Hi..I wish to prevent users from entering the web pages of my application again using back button once they've logged out.How can i achieve this?..I do not wish to use no-cache,history() etc as they're not fool proof.
Also i want to know how can i prevent users from directly entering the web page by giving its url in the address bar i.e. if such an attempt is made then user must be redirected to the login page.I am using jsp and java.Thx

Well, nothing is fool proof.

You need to use the no-cache and expires pragmas/headers, and use some JavaScript to wipe out the history on the browser (Google "javascript history", although this might also be deactivated).

But, no matter what you do, you need to have a session check on each and every page (easiest to use a filter) so that the user, at least, can't do anything on the pages.

I got the part to deny access without login.
Thx :)..bt how can i set session variable(userid in my application) to null after i sign out so that back button doesn't work or user is shown a page askin him to sign in again?.. is there any other way?..

You invalidate the session. I would have to look up how to do it in JSP myself, but if your using a servlet, or a filter to accomplish the logout, then that is going to be Java code, and there it is

yourHttpSessionVariable.invalidate();

I hope your not starting every page with the equivalent of

HttpSession session = request.getSession();
// or
HttpSession session = request.getSession(true);

as those create a new session if no valid session already exists. That method should only be used on the initial login every other should use

HttpSession session = request.getSession(false);

this one will return null if there is no valid session.

The best place to do this is in a Filter, as there you can redirect the user to a login site (when no valid session exists), and once the user is logged in the Filter can then redirect back to the site the user originally wanted.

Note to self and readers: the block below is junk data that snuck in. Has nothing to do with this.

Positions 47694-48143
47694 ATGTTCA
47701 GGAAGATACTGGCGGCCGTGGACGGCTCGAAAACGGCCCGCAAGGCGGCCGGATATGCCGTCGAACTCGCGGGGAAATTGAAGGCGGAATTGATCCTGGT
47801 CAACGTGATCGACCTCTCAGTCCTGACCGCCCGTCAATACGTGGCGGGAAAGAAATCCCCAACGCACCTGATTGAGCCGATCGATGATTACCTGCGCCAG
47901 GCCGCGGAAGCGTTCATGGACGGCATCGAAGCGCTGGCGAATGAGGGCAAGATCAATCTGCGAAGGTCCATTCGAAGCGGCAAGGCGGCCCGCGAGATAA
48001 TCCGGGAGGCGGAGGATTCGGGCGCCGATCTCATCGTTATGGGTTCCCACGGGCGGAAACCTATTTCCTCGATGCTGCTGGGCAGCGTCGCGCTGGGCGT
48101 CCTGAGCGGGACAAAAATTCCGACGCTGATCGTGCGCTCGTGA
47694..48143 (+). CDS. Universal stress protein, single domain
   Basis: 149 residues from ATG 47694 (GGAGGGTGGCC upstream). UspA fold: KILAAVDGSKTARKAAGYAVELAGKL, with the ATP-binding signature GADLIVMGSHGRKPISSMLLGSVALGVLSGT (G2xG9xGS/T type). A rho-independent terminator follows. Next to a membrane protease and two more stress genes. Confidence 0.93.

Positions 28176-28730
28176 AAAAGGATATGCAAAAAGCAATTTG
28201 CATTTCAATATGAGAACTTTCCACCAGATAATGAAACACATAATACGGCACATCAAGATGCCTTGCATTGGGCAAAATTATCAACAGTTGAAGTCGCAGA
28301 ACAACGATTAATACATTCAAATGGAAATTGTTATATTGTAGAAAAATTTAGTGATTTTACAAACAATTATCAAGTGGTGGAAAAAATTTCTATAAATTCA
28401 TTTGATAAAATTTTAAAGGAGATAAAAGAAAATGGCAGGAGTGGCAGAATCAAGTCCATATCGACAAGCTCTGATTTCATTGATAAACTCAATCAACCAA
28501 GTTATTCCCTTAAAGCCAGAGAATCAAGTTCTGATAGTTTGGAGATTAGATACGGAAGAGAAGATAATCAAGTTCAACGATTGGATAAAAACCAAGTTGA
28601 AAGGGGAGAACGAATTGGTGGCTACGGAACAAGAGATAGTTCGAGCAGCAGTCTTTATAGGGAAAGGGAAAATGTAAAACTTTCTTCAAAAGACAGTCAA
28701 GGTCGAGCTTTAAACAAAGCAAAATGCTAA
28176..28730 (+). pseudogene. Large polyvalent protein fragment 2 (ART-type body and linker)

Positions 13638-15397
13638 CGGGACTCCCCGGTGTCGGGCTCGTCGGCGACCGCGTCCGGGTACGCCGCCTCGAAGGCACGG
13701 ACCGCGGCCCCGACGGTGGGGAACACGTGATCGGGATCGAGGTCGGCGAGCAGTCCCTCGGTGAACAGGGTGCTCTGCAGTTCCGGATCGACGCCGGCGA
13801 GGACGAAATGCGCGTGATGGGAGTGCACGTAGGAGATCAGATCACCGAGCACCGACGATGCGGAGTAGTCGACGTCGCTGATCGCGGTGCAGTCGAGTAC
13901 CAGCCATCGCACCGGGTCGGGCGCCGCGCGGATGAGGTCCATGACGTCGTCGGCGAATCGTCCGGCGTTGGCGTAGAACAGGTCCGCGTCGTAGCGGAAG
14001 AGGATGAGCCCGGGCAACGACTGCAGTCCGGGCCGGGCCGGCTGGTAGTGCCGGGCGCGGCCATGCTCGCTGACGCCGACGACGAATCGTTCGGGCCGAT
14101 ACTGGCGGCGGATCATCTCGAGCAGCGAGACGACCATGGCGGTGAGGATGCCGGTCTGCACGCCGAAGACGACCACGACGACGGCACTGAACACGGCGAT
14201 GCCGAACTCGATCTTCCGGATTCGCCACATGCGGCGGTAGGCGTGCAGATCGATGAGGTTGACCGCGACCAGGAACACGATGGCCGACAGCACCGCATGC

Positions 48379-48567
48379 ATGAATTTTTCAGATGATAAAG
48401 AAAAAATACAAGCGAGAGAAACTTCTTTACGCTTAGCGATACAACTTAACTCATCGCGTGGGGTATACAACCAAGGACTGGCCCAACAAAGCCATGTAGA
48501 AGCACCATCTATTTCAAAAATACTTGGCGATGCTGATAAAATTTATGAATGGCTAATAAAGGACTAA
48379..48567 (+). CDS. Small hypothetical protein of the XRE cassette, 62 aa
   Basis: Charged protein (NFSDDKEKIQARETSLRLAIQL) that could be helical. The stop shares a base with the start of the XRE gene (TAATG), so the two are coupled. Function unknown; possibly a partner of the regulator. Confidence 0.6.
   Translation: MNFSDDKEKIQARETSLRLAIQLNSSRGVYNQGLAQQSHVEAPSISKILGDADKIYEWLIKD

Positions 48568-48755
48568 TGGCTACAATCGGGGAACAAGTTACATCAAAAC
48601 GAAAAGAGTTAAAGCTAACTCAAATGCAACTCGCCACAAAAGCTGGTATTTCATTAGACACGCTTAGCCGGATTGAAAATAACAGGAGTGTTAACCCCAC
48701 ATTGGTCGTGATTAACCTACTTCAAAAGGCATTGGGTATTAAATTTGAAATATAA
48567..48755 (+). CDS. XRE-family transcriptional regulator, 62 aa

Comments
You are a star :cool:

Hi..Thx for the replies.I do find them helpful.

Im writing this in a file signout.jsp where user is directed on clicking sign out------

<% 	
	session.setAttribute("userid",null);
%>

anf performin the followin test in a redirect.jsp file-------

<%

Object uid= session.getAttribute("userid");
if(uid == null)
	{
		String redirectURL="http://localhost:8085/ankita/goback.jsp";
		response.sendRedirect(redirectURL);
	}

%>

goback.jsp is a normal html file askin user to login again.

I have included redirect.jsp in all the web pages of the application.

but i need to perform a separate test for jsp files(of the form processSomething.jsp) that call java functions(contain business logic such as db connection,query runnin etc.)
it is as follows----

if(session.getAttribute("userid")==(null) )

	{%>
		<jsp:forward page="goback.jsp" />
	<%}

and if i try put this piece of code in a commom file that can be included into other pages it shows error saying "cant test after forward".

Guess its getting a little messy...haven't used servlets yet..and filters seem complicated...their deployment etc.How should i go about solving the issue?..Or what i've done is decent enough?..

Hey, i'm using following code on all of my JSPs and it is working.
So, try following code (paste it as the first line of your every JSP)
If it still doesn't work, then error lies somewhere else.
Code:-

<%
 if(session.getAttribute("Name")==null)    <%--"Name" is my session attribute--%>
    {
    %>
    <jsp:forward page="Login.jsp" />   <%--in my project, i'm redirecting user to index--%>
    <%
    }
        else
            {
               // your code
            }
      %>

Edited 3 Years Ago by Dani: Formatting fixed

Without SSL, the only way to prevent the "back" button from being used is to set the no-cache and no-store headers, as well as track the last login for the user. User ~s.o.s~ had a good article describing solutions for preventing malicious users from using the "back" button.

One thing you have to watch out for is that if you store the last log-on as a hidden form element, like the article describes, a malicious user could change that value pretty easily to fake a newer log-on time, thus allowing the back button to work for POST requests. So be aware that none of those solutions are 100% foolproof.

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